Wednesday, July 08, 2009

Gosh Darn It: The Continued Admission of Guilt

The Pittsburgh Post-Gazette is rerunning an article you may have seen in 2006.

The article points out several issues we "birth people" have known about for some time. I guess the reason why I am so surprised/appalled/amazed is that they are admitting it!

The following are italicized excerpts from the article. The exclamations are my own.

Driven by soaring liability-insurance premiums for their obstetrics units, hospital groups are adopting policies to discourage or prohibit births induced before the minimum 39 weeks recommended by maternal and child health experts, unless medically necessary. They are curtailing the use of drugs such as the hormone oxytocin to start or speed up contractions, which in too-high doses can lead to ruptures of the uterus, fetal distress and even death of the infant. And they are limiting the use of forceps and vacuums that can help coax babies from the birth canal but also lead to injuries such as bone fractures and nerve damage.

First, why does it take higher insurance premiums/fear of litigation to discourage induction prior to a baby being full term (unless medically necessary)? Why cannot the reason be respect for the growth of the baby? Respect for the mother who may encounter an unplanned cesarean due to a failed induction? And to even use the word coax in talking about forceps and vacuum shows ignorance on the part of the author. The baby is probably trying to stay IN the uterus because he/she knows it is dangerous out here!

With communication breakdowns at the root of 85 percent of all adverse events reported in obstetrics units, hospitals are also taking steps to ensure better teamwork, such as making sure electronic fetal monitors that trace baby's heartbeats are interpreted the same way by both doctors and nurses.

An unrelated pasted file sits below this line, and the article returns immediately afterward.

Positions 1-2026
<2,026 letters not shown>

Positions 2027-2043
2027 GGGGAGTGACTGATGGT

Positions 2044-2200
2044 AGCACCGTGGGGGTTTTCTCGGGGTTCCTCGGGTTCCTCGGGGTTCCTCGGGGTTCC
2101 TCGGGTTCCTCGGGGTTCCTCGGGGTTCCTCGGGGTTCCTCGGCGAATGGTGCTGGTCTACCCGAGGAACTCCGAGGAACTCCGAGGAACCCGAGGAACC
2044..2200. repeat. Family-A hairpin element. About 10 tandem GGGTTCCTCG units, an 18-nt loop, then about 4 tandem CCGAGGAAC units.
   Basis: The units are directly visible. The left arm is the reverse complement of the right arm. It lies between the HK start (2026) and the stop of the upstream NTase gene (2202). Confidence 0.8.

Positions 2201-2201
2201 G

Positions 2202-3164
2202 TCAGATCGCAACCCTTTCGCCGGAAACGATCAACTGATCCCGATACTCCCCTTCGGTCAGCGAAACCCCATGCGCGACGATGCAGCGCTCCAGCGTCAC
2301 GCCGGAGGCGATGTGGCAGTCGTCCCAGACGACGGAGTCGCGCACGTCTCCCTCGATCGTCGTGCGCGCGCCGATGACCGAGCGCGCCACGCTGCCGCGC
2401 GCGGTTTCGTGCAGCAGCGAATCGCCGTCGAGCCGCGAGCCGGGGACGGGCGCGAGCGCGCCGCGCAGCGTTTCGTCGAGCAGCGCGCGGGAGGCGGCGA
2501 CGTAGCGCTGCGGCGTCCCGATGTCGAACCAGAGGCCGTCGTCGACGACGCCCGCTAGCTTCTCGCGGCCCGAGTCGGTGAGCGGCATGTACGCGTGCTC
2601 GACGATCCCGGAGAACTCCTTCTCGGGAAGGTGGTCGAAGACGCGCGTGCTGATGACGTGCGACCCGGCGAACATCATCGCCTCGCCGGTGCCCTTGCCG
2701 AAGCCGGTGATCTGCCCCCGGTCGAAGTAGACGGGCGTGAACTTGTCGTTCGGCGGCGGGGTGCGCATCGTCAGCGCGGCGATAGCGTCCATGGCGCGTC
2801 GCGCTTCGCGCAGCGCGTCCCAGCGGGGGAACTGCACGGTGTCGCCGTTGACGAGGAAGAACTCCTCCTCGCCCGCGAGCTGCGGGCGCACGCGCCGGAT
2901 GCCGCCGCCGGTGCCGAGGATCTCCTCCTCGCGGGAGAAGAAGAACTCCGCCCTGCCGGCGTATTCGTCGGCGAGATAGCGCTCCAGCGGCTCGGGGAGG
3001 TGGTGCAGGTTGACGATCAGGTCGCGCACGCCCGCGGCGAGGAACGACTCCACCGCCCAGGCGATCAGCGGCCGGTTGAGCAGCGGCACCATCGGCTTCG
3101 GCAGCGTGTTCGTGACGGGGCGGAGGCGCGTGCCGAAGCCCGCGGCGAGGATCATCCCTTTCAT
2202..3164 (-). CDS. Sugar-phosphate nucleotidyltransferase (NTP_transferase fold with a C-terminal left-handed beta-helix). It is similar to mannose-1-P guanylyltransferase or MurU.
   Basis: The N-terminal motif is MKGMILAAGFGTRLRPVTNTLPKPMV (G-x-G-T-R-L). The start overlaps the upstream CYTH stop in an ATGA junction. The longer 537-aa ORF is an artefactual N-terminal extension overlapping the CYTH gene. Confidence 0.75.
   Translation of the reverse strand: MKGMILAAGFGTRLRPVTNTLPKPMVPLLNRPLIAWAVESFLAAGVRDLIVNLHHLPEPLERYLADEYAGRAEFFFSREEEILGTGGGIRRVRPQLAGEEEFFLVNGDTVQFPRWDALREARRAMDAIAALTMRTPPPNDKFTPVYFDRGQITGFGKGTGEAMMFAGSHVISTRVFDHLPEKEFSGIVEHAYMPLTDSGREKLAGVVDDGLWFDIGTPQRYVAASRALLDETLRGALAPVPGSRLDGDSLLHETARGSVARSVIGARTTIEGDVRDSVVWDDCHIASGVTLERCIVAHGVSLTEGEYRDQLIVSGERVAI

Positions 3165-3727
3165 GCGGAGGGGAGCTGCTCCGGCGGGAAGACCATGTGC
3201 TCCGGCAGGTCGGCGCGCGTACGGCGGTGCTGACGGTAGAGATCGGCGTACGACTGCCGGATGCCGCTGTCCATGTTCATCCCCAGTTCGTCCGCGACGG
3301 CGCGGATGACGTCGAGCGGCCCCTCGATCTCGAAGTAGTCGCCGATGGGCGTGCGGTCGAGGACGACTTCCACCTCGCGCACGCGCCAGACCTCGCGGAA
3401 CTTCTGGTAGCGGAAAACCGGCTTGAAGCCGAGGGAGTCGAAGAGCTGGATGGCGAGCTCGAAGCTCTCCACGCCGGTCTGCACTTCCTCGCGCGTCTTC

Oh, my....

"The OB is its own little world in a hospital setting, and 99 percent of the time it's a happy and nice place," says Kathy Connolly, assistant vice president of risk management at the insurance-management unit of Premier Inc., an alliance of 1,500 nonprofit hospitals. But obstetricians don't always adhere to guidelines for elective induction set by groups like the American College of Obstetricians and Gynecologists. They often schedule deliveries around their own office hours or travel plans, and don't always take the time to document care in patient records, increasing hospital liability, she says.

The written word is odd. Ms. Connolly might have the voice inflection such as "Those pesky folks, do they need another time out?"

There was good news though.....

Salt Lake City-based Intermountain Healthcare began requiring doctors to obtain special permission to induce delivery earlier than 39 weeks. Intermountain, which operates hospitals in Utah and Idaho, reduced elective inductions at less than 39 weeks to 5 percent of all births today, from 27 percent before the program started in 2001.

Then it is back to the admission of guilt....

"Pitocin is used like candy in the OB world, and that's one of the reasons for medical and legal risk," says Carla Provost, assistant vice president at Baystate Medical Center in Springfield, Massachusetts, who notes that in many hospitals it is common practice to "pit to distress" -- or use the maximum dose of Pitocin to stimulate contractions.

Let's clarify that. Pit to Distress is referring to the practice of increasing the dosage of pitocin until the baby shows distress on the electronic fetal heart monitor and the mother immediately becomes a candidate for an emergent cesarean.

In plain terms, the practices of the physicians cause fetal distress and make operative delivery urgent, life-threatening and painful.

Gary Hankins, professor at the University of Texas Medical Branch at Galveston and chairman of the practice committee of ACOG, says doctors can cite hospital policies in declining to do preterm elective deliveries, which are sometimes requested by mothers tired of being pregnant.

The article ended with the above paragraph. Why do doctors have to use the hospital policies as a crutch to decline early/elective induction? Why don't they tell mothers the truth about the beauty of the uterus and the give they are giving their baby by providing an optimum living and growing environment for them....that with each passing day, they give their baby an even better advantage at life and health.

Not to mention the risk factors with elective induction.

1 comment:

Rae Davies said...

Love your comments - thanks for sharing.